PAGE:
Are the Planes Too Damn Loud? Public Hearing on Airplane Noise Tonight

Delta takeoff Logan AirportA Delta flight takes off from Logan Airport in 2018. Photo by Nicky Boogaard/Flickr Commons

If you’re fed up with the noise from airplanes flying overhead and want to know who you can talk to, tonight is your chance. The city of Somerville and its Committee on Public Health and Safety will take comments at a 6 p.m. public hearing in the auditorium of Somerville High School at 81 Highland Avenue.

Airplane noise has become a major issue locally since the Federal Aviation Administration issued a new Area Navigation (or RNAV) plan for runway 33L at Logan Airport in 2013; that’s the runway that points northwest, toward Somerville and other cities. While this made air traffic control more efficient, it also concentrated planes along fewer paths, increasing the frequency of their passing overhead and raising noise levels below. In the intervening years, both public panels and citizen-led groups around Logan have raised the issue with Massport.

Prior to the public comment tonight, there will be brief presentations on the issue from Tara Ten Eyck, the Somerville representative on the 33L Municipal Working Group, and Wig Zamore, Somerville’s representative on the Massport Community Advisory Committee.

“I got involved because, back in 2013, we noticed a huge uptick in the number of overflights, specifically over our house, sort of in a line,” says Ten Eyck (pronounced “tennek”). “It’s like someone threw a switch and all of a sudden there were all these flights.”

Ten Eyck is hoping for a show of support tonight from residents in favor of “some kind of dispersion” of air traffic over a wider area, more like how things were before the 2013 RNAV.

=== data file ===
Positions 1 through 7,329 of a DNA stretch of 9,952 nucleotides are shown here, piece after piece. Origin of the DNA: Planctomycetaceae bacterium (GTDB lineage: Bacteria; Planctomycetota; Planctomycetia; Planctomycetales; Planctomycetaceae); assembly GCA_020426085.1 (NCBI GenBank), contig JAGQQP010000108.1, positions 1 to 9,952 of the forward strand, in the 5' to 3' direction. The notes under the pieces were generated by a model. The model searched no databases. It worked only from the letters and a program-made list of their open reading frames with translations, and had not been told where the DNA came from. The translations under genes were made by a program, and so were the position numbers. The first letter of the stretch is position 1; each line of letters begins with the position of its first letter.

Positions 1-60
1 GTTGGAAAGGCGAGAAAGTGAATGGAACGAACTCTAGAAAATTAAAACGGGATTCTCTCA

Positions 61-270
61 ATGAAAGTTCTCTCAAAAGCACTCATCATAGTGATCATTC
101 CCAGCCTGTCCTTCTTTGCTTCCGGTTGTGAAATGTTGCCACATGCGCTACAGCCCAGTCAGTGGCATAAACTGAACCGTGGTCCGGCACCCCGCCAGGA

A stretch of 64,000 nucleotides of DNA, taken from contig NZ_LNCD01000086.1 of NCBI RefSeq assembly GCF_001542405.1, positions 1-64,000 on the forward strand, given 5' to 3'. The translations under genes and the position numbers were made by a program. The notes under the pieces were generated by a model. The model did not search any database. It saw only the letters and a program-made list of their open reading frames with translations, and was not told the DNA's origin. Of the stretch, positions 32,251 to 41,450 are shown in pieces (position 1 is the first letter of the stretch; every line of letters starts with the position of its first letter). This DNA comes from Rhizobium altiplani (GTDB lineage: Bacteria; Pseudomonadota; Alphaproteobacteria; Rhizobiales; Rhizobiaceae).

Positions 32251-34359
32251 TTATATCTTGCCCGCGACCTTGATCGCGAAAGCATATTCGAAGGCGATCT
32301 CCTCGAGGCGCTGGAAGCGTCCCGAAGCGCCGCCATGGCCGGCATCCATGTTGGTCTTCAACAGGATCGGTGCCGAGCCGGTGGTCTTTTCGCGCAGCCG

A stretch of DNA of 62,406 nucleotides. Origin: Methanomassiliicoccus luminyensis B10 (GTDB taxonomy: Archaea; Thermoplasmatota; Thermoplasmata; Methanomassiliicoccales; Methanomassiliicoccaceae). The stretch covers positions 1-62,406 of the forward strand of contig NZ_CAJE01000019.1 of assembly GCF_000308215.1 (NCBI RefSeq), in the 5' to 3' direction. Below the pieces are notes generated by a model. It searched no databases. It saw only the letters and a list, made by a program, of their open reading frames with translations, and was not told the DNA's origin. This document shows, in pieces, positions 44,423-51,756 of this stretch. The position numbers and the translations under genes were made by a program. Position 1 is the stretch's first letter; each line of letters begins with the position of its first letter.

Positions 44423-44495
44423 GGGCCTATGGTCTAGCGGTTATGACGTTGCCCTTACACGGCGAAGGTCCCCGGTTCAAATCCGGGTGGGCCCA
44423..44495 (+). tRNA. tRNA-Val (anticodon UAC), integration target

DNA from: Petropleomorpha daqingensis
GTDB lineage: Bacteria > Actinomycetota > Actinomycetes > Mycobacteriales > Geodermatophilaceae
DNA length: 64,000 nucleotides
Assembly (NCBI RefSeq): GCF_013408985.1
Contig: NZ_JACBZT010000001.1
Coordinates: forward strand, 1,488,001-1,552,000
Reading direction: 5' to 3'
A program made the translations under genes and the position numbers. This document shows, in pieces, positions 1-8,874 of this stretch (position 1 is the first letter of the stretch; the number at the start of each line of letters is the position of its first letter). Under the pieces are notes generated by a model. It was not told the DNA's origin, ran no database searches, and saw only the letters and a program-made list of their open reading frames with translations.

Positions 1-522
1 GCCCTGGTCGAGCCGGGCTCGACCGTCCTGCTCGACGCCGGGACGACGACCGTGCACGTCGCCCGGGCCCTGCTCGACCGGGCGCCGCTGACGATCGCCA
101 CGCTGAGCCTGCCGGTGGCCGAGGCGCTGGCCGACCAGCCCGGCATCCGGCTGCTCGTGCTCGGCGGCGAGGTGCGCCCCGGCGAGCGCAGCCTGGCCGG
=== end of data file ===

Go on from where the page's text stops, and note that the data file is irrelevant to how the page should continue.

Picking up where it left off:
“I like to say anybody can handle some of the noise some of the time, but nobody can handle all of the noise all of the time,” she says. “We support having the benefit from the airport, so we don’t mind having some of the noise some of the time. Most people probably wouldn’t notice it.”

Zamore (pronounced “zay-more”) says residents should be aware that the hearing won’t result in any direct change—that would come from the FAA, not the city— and that there is a lot of information on the impact of plane noise which used to be available to the public that isn’t anymore. In the past, Logan had provided communities with day-night average sound level (or DNL) measurements for individual census blocks; now, that granular data isn’t being made available, only the DNL for larger tracts.

“That [census block data] would allow anybody who was interested to consider whether a change in patterns would be the fairest thing to try to pursue,” says Zamore. “I think without that information, it would be reckless [to propose specific changes].”

If you cannot attend the public hearing or do not wish to speak there, you can still submit written testimony for the public record until Sept. 20. Email it to cityclerk@somervillema.gov through this Friday, Sept. 20, at 5 p.m.; or send by mail to City Clerk, 93 Highland Avenue, Somerville, MA 02143.

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